The opportunity for companies to leverage an increased volume of data for impactful business intelligence and improved business performance is nearly limitless. Unfortunately, the potential for the same data to cause inefficiencies and undue costs to your organization is a more common problem since many companies lack an overarching data strategy aligned to their business objectives.
It may be hard for a data governance initiative to compete for prioritization in a time when artificial intelligence, machine learning, or the internet of things are dominating strategy discussions but it’s exactly because of those innovations that data governance is more critical than ever. The risks of not adopting a clear data governance program won’t just create day-to-day headaches (rework, uncertainty, manual processes, etc.), there are long-term financial and strategic implications to poor data management.
Companies can find it difficult to connect some of the more frustrating inefficiencies in their business with the lack of appropriate data governance practices. But, if you’re experiencing any of the following, it’s worth considering the impact your own data governance practices may be having on your business.
Some of these inefficiencies could include:
- Slow or delayed introduction of new capabilities and tools
Without an institutional consensus of the ownership, use, and understanding of data objects, the implementation of new technologies (from enterprise-wide to single user) inherently carry more risk for delayed implementation timelines and underperforming expectations. How many tool or capability changes took longer than expected for your organization? Was data the challenge?
- Inhibited ability to perform deeper analysis of business
Insufficient data confidence as a result of limited data governance means time and resources are allocated to validating analysis that should be performed automatically or with little to no effort. Stronger data governance frees up time to perform more impactful analyses for more effective business planning. Are your people fixing and manually manipulating data or spending time trying to understand what it’s saying?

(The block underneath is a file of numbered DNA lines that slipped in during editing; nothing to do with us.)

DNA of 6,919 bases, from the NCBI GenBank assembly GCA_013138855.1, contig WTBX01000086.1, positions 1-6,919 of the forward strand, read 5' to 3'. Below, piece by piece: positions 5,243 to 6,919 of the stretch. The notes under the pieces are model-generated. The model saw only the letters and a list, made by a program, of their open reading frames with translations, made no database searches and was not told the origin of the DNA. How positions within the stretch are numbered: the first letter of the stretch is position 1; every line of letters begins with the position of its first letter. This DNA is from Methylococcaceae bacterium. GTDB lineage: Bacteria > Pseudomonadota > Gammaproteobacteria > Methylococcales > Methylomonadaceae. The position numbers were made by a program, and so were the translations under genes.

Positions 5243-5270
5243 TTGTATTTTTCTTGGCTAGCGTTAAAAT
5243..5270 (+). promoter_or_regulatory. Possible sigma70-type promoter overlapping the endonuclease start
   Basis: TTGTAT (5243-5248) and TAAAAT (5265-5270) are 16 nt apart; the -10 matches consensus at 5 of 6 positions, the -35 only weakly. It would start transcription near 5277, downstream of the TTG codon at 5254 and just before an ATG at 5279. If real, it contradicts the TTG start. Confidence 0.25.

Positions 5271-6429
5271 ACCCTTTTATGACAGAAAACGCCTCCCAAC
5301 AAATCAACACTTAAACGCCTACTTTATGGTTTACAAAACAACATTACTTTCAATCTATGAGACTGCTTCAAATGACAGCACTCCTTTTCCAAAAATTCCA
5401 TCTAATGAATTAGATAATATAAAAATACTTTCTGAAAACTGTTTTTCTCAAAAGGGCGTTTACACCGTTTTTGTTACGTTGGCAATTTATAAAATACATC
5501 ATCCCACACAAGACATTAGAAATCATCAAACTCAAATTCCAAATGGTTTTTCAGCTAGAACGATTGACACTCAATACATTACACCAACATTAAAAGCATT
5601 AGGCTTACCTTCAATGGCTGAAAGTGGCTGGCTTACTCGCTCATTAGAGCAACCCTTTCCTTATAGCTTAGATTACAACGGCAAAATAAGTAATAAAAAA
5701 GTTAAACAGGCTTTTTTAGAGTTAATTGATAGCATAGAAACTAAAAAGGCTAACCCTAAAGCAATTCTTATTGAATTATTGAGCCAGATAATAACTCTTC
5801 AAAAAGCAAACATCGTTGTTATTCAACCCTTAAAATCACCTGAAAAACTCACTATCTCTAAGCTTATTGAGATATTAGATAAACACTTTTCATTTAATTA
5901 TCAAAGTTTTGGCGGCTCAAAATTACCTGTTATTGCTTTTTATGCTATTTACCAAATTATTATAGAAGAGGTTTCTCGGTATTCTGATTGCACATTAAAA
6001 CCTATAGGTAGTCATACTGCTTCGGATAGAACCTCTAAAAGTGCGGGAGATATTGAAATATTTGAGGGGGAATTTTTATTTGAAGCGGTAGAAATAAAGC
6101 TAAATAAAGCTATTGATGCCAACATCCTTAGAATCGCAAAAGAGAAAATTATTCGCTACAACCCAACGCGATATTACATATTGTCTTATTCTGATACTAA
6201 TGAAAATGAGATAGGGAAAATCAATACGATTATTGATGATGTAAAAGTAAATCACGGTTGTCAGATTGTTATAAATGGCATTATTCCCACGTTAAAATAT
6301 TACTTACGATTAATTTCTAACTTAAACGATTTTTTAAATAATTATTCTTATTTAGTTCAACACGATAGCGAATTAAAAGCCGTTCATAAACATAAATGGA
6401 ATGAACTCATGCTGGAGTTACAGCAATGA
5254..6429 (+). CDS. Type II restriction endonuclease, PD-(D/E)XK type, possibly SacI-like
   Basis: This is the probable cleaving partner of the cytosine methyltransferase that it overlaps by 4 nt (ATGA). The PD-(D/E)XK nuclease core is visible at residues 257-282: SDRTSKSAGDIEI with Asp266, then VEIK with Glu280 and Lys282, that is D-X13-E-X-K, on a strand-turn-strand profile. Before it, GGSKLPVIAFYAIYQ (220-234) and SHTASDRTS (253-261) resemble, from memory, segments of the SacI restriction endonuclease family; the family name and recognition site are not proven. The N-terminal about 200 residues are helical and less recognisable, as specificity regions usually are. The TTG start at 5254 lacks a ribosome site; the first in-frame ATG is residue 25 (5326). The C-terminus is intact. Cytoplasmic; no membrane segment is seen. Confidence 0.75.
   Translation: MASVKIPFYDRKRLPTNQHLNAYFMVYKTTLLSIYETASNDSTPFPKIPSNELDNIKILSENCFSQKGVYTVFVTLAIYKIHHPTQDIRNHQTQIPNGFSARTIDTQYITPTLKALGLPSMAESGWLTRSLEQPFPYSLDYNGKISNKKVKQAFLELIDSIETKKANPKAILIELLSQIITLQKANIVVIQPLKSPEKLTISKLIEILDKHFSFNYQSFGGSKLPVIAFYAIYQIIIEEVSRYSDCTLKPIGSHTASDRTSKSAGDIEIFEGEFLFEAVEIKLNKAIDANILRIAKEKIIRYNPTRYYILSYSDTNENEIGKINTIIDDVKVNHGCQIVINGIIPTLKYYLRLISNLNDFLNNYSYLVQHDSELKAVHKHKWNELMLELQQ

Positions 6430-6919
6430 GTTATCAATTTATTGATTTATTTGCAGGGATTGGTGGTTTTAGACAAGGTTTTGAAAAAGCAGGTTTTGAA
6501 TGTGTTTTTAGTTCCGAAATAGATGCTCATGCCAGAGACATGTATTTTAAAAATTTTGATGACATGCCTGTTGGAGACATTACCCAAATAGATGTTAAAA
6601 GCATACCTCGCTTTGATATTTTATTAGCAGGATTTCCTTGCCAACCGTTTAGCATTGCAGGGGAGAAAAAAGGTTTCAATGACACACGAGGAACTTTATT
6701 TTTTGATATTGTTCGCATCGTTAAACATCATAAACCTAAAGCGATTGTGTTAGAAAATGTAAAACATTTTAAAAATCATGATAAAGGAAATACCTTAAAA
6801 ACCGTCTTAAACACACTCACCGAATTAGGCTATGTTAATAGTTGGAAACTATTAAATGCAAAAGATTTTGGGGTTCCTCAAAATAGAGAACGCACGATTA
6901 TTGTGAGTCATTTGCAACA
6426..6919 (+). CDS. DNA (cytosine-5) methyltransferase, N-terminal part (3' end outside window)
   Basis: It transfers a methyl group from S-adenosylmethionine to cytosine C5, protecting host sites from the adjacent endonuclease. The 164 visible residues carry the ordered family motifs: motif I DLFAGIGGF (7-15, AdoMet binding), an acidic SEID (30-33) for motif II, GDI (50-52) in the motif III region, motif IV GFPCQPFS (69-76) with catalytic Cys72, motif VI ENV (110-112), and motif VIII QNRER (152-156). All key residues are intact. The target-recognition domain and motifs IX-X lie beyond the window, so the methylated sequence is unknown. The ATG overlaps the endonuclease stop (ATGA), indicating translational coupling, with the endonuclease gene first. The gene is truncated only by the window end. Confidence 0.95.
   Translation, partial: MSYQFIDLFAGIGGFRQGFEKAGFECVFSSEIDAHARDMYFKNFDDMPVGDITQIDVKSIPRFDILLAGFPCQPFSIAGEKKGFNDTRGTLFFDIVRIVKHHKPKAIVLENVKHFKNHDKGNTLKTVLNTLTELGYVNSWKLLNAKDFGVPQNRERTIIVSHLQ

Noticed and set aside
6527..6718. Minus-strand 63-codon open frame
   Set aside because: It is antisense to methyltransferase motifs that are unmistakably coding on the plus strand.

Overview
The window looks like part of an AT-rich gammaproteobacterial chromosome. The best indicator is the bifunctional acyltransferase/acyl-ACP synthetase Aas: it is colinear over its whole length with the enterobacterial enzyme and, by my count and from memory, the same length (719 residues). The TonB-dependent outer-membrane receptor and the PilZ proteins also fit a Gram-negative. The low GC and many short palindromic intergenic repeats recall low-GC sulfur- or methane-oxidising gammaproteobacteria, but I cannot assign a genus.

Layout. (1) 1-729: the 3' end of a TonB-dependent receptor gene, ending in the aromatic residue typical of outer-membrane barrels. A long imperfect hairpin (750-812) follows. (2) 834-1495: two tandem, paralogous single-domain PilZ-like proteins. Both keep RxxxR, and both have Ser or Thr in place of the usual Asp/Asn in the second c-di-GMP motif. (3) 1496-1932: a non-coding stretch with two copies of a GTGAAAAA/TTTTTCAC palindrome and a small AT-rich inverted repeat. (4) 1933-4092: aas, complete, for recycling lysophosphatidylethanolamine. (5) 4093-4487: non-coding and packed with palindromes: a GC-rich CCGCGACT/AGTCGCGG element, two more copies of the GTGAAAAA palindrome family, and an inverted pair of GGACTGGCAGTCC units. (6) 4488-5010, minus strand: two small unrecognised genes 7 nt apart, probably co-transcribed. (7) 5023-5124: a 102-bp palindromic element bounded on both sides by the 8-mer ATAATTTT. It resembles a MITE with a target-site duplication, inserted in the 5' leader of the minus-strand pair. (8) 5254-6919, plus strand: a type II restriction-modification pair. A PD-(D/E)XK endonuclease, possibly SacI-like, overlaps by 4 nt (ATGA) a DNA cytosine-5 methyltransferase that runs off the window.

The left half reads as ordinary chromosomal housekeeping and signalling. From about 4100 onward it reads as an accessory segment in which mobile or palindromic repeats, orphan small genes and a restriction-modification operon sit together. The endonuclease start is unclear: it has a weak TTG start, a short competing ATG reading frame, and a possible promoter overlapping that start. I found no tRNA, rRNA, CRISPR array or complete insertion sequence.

- Impeded innovation capabilities
Innovation is born at the intersection of data and insight. Companies are using data and analytics capabilities to innovate to drive new revenue streams and increased market share. These capabilities are presupposed on the foundation of strong data governance practices – without them, you’re relegated to “business as usual.” Are you leading or lagging the market with your use and view of data?
- Limited overall execution of strategy
With the burden of rework and a lack of confidence in your data, poor data governance inhibits your organizational flexibility. Your ability to execute growth and cost savings initiatives is limited by a lack of clear data strategy aligned with corporate goals and indicators. If there is no clear reason evident, poor data governance is likely to be at the root of your issue. Does your company keep falling short of the competition when new opportunities arise in the ever-evolving business landscape?
Challenges in maintaining data governance run the gamut – the wrong system, poorly trained employees, heavy dependency on a small set of long-tenured individuals with historical knowledge, overly burdensome or outdated processes – we’ve seen them all. But more times than not, data governance isn’t initially the reason companies realize they need help. It’s often the symptoms of poor data governance they’re feeling – complex efforts to generate seemingly straightforward reports, hours of rework, and a general lack of confidence in their data.
These symptoms bely greater issues within your business. As we move forward into a business environment where your success depends on your ability to confidently, quickly, and efficiently leverage your data for a myriad of purposes, it’s more critical than ever that you establish a system for data governance. It’s more than just having the right technology – data governance depends on a symbiotic relationship across business strategy, technology systems, processes, and user training to ensure sustainable success.
It is easy to identify that a problem exists, but identifying the root cause can be elusive. You may try a variety of changes and fixes but no significant improvements are visible. If this issue is familiar to you, consider whether your issue is in fact related to data governance.
How to know whether you have a data governance issue? If you can’t answer these questions, you probably do:
- Does our Finance department list difficulty getting the information they want or need as a top issue?
- Can you find out how data is managed throughout the organization? Is it clear how data is managed? Who owns it? Who is responsible?
- Do you have two or three employees who are the only ones who know how to set up a new customer? Is all the information about the right way to manage data in a few people’s hands?
- Do you know where to find your data documentation? Where are your policies and procedures around data management stored?
Contributions by: Kelsey Sharp, Tim Plummer, and Kyle McDonald
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